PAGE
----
The Jameis Winston vs. Marcus Mariota debate is over.
The winner: No one.
That doesn’t mean we’re done second-guessing. That’s always in season and will continue Sunday when the Buccaneers face the Jaguars. A new question hangs over this game, though:
Did Tampa Bay make the right call in drafting linebacker Devin White fifth overall in April and letting edge rusher Josh Allen fall to Jacksonville?
For now, we’ll say that it’s too early to draw conclusions, that each player has his entire career in front of him and blah, blah, blah.
And then we’ll draw conclusions anyway.
That’s what we do when we watch football. We overreact. It’s the law or something. Science, too.
What else are we going to do? Thoughtfully consider new information and then draw a conclusion? That’s funny.
Why would we do that? Forget reason. That takes time and effort. It’s easier to double down on our priors. It feels good, too, which is why confirmation bias is so powerful and prevalent.
So beware of what follows, in the next few paragraphs and in the game. I’ll do my best to answer the White vs. Allen question with a clear-eyed view, but I’m only human, and one who, with all things being equal, tends to value edge rushers over inside linebackers.
The Bucs’ decision to draft White was a controversial one, but it became more palatable as comparisons to Ray Lewis and Patrick Willis proliferated water-cooler chats. White’s talent was and never has been in doubt (he was the recipient of the 2018 Butkus Award, given to the nation’s top linebacker). His position was the issue. An inside linebacker in today’s pass-rush-obsessed NFL? And with a bona fide edge rusher still on the board?
Adding to the emotional charge was the Bucs’ history with edge rushers — in particular, their lack of one. For years, they’ve failed to draft and develop them. Among the busts: Gaines Adams, Da’Quan Bowers. Adrian Clayborn. Noah Spence. Not one became the long-term fixture the Bucs thought they were getting. That led to splurges in free agency on players such as Michael Johnson, Robert Ayers and Vinny Curry. How then could they pass on a player like Allen?
Today, nearly eight months later, the skeptics have more ammunition. Granted, comparing inside linebackers and edge rushers isn’t the cleanest of exercises, but Allen has had the better rookie season. Despite playing less than two-thirds of the Jaguars’ defensive snaps, he leads the team in sacks (eight), tackles for loss (nine) and total pressures (32). For reference, Bucs edge rusher Shaquil Barrett, in his sixth season, has registered four and a half more sacks, three more tackles for loss and 23 more pressures but has played 40 percent more snaps.
You wouldn’t expect White, because of the nature of his position, to pressure quarterbacks in the same way, but he’s progressing, with his two best games in terms of quarterback disruption coming in the past month. He generated five pressures, including a sack, against the Seahawks in Week 9 and two pressures, both of which resulted in sacks, against the Falcons last Sunday.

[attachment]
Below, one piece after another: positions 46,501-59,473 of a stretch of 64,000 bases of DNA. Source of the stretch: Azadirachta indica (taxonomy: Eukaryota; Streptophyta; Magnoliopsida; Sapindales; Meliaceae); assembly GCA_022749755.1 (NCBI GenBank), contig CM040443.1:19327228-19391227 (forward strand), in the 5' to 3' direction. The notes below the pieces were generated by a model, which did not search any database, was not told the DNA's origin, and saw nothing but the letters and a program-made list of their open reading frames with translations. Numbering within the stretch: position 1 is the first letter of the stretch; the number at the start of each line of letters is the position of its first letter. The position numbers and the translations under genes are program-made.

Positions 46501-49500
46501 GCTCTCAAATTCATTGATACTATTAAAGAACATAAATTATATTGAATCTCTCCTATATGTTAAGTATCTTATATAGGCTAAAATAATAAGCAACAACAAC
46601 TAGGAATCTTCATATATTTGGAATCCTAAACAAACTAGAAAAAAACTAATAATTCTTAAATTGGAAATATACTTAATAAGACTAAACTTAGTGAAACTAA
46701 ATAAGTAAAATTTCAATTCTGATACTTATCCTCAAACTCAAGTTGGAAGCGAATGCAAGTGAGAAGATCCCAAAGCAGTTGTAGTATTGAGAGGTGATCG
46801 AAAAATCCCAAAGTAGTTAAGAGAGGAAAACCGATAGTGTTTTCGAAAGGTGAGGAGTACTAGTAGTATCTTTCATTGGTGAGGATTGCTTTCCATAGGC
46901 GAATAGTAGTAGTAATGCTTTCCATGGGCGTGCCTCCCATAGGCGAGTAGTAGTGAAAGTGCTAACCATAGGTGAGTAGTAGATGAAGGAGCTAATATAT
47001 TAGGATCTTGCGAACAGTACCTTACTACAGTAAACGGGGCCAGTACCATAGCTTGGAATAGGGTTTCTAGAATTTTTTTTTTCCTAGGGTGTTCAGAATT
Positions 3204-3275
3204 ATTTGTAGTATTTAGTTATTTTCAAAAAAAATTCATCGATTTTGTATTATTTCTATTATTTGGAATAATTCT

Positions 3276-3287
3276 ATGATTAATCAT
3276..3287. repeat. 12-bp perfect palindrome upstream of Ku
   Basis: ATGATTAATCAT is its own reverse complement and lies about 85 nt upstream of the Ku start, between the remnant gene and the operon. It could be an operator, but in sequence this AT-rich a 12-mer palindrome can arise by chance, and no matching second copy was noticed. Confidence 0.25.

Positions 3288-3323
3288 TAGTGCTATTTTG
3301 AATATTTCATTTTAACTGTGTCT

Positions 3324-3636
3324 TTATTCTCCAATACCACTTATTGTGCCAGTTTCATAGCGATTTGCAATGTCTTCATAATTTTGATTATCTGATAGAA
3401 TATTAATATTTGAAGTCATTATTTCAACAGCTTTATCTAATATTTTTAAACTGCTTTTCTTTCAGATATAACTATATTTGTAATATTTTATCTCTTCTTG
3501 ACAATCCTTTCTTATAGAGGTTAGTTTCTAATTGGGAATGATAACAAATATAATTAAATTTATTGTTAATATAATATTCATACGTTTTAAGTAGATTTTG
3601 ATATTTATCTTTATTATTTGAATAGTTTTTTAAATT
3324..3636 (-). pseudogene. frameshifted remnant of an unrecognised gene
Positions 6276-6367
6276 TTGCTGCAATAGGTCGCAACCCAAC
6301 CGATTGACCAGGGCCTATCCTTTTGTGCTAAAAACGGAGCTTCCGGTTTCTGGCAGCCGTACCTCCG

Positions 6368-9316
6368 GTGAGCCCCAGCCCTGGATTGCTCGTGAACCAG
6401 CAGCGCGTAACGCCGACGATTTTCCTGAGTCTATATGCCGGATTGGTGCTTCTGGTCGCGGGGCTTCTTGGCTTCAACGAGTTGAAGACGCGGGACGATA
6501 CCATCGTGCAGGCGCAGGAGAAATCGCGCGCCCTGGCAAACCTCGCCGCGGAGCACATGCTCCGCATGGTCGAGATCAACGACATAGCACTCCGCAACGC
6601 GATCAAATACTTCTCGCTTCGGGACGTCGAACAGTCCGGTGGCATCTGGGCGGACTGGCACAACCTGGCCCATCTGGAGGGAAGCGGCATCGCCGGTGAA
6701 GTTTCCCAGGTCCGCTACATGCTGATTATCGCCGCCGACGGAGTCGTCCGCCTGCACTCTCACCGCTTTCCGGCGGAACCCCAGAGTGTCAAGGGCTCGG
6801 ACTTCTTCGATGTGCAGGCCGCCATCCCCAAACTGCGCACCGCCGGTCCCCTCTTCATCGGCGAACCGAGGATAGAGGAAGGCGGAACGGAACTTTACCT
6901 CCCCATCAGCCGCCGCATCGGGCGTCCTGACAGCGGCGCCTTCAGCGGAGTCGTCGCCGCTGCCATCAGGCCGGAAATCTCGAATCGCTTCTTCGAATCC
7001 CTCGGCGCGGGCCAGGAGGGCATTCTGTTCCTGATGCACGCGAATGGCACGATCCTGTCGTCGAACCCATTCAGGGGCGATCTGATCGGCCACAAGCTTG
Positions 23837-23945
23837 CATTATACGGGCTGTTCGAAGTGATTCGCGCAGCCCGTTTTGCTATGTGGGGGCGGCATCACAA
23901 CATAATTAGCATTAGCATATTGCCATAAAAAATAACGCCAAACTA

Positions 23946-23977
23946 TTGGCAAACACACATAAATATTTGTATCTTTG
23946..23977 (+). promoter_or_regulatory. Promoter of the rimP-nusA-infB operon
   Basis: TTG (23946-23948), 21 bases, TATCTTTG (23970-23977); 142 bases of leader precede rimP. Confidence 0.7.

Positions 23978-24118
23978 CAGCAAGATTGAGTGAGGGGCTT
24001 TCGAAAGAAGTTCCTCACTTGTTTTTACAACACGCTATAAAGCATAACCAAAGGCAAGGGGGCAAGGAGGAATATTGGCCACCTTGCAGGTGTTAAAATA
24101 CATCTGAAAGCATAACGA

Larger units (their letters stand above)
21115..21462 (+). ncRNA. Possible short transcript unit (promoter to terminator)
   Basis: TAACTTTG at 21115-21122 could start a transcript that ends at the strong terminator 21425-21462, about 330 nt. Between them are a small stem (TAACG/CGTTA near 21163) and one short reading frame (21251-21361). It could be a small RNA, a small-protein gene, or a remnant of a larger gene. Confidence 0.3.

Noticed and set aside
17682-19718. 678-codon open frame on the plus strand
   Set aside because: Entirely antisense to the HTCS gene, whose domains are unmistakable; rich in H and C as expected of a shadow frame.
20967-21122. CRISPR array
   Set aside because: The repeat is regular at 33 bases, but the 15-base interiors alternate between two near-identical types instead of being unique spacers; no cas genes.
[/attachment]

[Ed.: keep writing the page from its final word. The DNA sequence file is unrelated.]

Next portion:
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White, who missed three games early in the season because of a knee injury, has the most room for improvement in pass defense, where he has struggled in both tackling and coverage. He leads the team in missed tackles of receivers (six) and allowed completion percentage (85.3). That doesn’t mean he and the Bucs are doomed. You’d expect a rookie linebacker to see a lot of passes in his direction and for a quarterback to complete a high percentage of them. After all, shorter passes are easier to complete than long ones.
You would, however, like to see White contest more passes than he has. Against the Saints two weeks ago, he allowed Drew Brees to complete all 11 passes into his coverage, four of which resulted in first downs and one of which resulted in a 41-yard gain by Michael Thomas in the third quarter. Minutes later, he allowed another completion to Thomas, this time a 15-yarder. On the 15-yarder, though, it’s fair to wonder why the Bucs left a rookie linebacker alone in coverage against one of the best receivers in the NFL.
The winner: Why wait until after the game to decide? Chances are we’ve already made up our minds.
NFL draft watch: Tampa Bay edition
If the season ended today, the Bucs would have the 12th overall pick in the 2020 NFL draft. If you’re pulling for them to jump into the top five (again), here are the teams you should root for Sunday (odds of landing a top-five pick are in parentheses and are from Football Outsiders):
• Jets (4-7, 5.2 percent) over Bengals (0-11, a virtual lock to land a top-five pick)
• Giants (2-9, 79.4 percent) over Packers
• Washington (2-9, 89.7 percent) over Panthers
• Dolphins (2-9, 91.0 percent) over Eagles
• Broncos (3-8, 40.5 percent) over Chargers (4-7, 12.8 percent)
• Cardinals (3-7-1, 13.5 percent) over Rams
• Jaguars (4-7, 11.6 percent) over Bucs (4-7, 6.8 percent)